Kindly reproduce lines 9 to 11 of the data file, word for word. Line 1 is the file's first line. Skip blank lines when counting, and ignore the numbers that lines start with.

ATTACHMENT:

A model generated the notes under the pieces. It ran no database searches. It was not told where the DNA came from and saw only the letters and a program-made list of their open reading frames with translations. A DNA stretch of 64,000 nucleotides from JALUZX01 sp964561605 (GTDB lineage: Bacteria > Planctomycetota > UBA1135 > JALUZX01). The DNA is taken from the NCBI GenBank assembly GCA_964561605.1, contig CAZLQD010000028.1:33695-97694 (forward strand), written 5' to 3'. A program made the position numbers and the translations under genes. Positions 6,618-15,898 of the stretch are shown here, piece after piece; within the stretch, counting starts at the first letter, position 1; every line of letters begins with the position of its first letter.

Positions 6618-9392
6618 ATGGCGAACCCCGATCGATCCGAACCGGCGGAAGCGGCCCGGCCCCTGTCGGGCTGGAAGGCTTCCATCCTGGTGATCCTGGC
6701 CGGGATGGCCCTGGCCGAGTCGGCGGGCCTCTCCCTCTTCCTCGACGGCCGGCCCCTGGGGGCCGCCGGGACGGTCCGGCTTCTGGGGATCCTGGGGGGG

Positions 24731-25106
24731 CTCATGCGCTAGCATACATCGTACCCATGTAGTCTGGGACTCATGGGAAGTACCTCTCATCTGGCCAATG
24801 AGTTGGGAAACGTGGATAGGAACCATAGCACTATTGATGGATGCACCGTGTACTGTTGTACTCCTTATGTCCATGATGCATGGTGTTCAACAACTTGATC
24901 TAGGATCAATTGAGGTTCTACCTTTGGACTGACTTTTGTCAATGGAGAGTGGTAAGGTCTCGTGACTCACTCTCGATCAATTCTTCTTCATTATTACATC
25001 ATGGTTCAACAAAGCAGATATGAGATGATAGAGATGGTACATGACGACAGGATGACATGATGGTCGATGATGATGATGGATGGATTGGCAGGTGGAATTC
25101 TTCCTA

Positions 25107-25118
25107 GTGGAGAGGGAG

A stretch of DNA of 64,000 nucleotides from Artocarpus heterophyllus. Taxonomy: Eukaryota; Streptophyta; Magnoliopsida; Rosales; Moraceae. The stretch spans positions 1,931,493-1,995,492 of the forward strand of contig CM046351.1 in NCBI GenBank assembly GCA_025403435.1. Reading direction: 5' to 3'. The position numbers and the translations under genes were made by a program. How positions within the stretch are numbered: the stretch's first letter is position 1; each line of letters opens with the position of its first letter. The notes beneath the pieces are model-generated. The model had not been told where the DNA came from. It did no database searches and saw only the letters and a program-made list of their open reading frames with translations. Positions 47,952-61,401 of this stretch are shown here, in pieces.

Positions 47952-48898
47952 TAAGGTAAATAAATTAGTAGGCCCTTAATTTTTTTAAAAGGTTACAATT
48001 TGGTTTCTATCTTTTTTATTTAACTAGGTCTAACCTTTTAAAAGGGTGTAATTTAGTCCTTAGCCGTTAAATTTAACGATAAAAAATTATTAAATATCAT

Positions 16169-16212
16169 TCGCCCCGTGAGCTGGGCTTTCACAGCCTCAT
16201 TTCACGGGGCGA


25001 ATGGTTCAACAAAGCAGATATGAGATGATAGAGATGGTACATGACGACAGGATGACATGATGGTCGATGATGATGATGGATGGATTGGCAGGTGGAATTC
25101 TTCCTA

Positions 25107-25118